Once you go under the I-182 overpass in Kennewick, the area changes drastically. The views across the river are nice along with huge homes with perfectly manicured lawns line this side of the trail. Since we didn’t have a map, we cycled as far as Court Street and turned around and eventually cycled across the I-182 bridge to head back to Sacajawea park. The pedestrian/bikepath across this bridge is very, very narrow. Traffic is heavy and it is noisy. We cycled a short distance and eventually crossed the Cable Bridge. The path over this bridge was narrow, but not as narrow as the I-182 bridge. Once over the bridge, there were no signs as to where to pick up the trail again. We followed another cyclist for one block to the trail back to our truck

Our distance traveled was 20 miles. Note that brochures list the trail as being 23 miles but that mileage starts from Columbia Park in Kennewick and sticks to the Kennewick section. The section of the trail that we cycled was in excellent condition. Bring a map if you are not from the area.


I am from Seattle, but I walked this trail back in July when we visited the Tri-cities, and remember how awesome the interpretive environmental educational signs are! I am now doing a project for my Urban Ecology Master's class and am basing it partly on these signs and the information and activities for kids and families that they provide.

One downfall about the trail, however, was that it seemed to disappear at one point and we were walking along the street. This didn't seem very safe to me. Other than that, the trail was beautiful.

There is a typo in the following portion of Bear's 2010 route description:

"You have followed the trail to the Yakima River and now there is a choice: Kennewick or Richland. You want Richland. You want to ride ahead, over the river. Ride alongside WA 240 for 1.25 miles, then turn left and ride along a river channel out to the mouth of the Yakima River."

Where it says "You want Richland", it should read "You want Kennewick". We rode the Sacagawea Heritage Trail over the 2014 Memorial Day weekend and followed the trail toward Richland for several miles before we doubled back to the Richland/Kennewick intersection. The Richland route actually took us the opposite direction and away from the Heritage Loop Trail.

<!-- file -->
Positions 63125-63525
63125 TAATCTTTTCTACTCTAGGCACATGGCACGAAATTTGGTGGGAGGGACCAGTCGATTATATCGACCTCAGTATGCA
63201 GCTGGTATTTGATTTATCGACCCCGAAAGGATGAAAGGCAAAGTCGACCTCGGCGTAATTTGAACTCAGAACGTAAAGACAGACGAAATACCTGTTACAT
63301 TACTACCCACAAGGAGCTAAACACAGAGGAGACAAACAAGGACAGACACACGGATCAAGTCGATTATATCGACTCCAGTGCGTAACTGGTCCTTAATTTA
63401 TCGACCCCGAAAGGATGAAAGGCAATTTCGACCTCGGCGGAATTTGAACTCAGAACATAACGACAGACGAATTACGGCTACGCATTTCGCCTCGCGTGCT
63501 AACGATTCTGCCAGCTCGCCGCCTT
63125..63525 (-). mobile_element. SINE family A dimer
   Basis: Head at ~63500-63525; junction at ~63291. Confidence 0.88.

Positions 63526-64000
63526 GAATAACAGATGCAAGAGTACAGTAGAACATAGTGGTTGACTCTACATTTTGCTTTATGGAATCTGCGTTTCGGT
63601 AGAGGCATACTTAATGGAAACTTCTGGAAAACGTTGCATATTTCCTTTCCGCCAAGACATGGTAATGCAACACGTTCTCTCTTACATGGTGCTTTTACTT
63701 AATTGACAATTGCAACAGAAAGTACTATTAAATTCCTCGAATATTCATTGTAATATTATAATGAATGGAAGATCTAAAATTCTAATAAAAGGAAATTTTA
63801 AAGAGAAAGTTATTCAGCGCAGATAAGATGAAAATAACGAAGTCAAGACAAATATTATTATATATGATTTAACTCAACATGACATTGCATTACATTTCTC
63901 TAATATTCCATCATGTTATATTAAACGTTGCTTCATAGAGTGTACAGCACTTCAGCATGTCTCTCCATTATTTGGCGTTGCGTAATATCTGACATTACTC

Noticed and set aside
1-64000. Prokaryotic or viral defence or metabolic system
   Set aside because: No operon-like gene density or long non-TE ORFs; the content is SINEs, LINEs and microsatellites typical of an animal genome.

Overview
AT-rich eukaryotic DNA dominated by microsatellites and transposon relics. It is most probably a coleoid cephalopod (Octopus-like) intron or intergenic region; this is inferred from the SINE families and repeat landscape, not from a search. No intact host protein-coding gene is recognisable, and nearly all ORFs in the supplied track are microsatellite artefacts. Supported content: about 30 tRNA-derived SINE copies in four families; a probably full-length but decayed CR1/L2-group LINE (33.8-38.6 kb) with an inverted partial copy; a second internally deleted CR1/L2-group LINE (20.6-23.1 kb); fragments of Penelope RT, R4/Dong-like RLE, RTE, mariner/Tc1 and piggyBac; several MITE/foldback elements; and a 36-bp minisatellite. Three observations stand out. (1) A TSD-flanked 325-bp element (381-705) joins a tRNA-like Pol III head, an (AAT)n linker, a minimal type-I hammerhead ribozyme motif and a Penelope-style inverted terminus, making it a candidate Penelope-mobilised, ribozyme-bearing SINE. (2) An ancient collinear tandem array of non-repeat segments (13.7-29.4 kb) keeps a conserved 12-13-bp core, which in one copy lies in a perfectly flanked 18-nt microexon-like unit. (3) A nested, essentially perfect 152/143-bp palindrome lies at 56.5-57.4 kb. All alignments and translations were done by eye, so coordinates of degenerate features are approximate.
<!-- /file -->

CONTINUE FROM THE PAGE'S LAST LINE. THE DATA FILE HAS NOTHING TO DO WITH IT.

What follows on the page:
TRAILBEAR ON THE COLUMBIA: The Sacagawea Heritage Trail

09.11.2010 Tri-Cities, WA


If you are in the Tri-Cities (think: Hanford Reservation, A-bombs, etc.) you have some trails worth riding: The Richland Riverfront Trail and the Sacagawea Heritage Trail.

The Sacagawea is an enjoyable river ride with a lot of views on both sides of the Columbia River in the Tri-Cities of Pasco, Kennewick and Richland, WA. There are three bridges which give you some loop options – and two of them – The Blue Bridge and the Cable Bridge are well worth a few photos. In fact, they are a delight to the eyes.

The trail runs through a series of parks on both sides of the river. You can loop from the I-182 bridge upstream down to the Cable Bridge. There is an extension off the loop here leading down to Sacagawea State Park. This bit is rather “cross-lots” down by the rail yards with bits of trail, then a diversion to the street, then back on another bit of trail. I chose to avoid it and stick to the loop.

I was surprised. I enjoyed the Pasco side better than the Kennewick side. Pasco is rather the poor sister amid the Tri-Cities, but their levee ride was fun. On the Kennewick side the trail runs alongside Columbia Park Trail (which is a road), then onto the road on a bike lane, then alongside, then on. Hard to concentrate doing that.

Trailbed = 5*, Scenery = 5*, Facilities = 4* It’s a fun loop ride.


Start from the back parking lot at the Columbia Pt. Marina Park, hard under the I-182 bridge embankment. This is a full service trailhead. The restrooms are down at the boat launch. Further over are restaurants, motels, restaurants, shopping, riverfront condos (?), a yacht basin and more. This is not a portapotty on gravel lot in the boonies trailhead.

Go to the river end of the parking lot. The trail heading upstream is the Richland Riverfront Trail. The trail heading under the I-182 Bridge is the Sacagawea Heritage Trail.

Do not expect too much in signage; there is not much of it. When you really, really need it; none. If you have a GPS, download the Traillink file for the ride. Head under the bridge, hard right and follow the trail along the embankment, then along the freeway, away from the Columbia, making a big curve to the Yakima River. The whole area before you is a nature preserve and the delta of the Yakima River. If you want to go the other way, take the trail up to the bridge deck and over to Pasco.

@@@ CHOICES – KENNEWICK OR RICHLAND, GE: N46.25438 W119.25791

You have followed the trail to the Yakima River and now there is a choice: Kennewick or Richland. You want Richland. You want to ride ahead, over the river. Ride alongside WA 240 for 1.25 miles, then turn left and ride along a river channel out to the mouth of the Yakima River.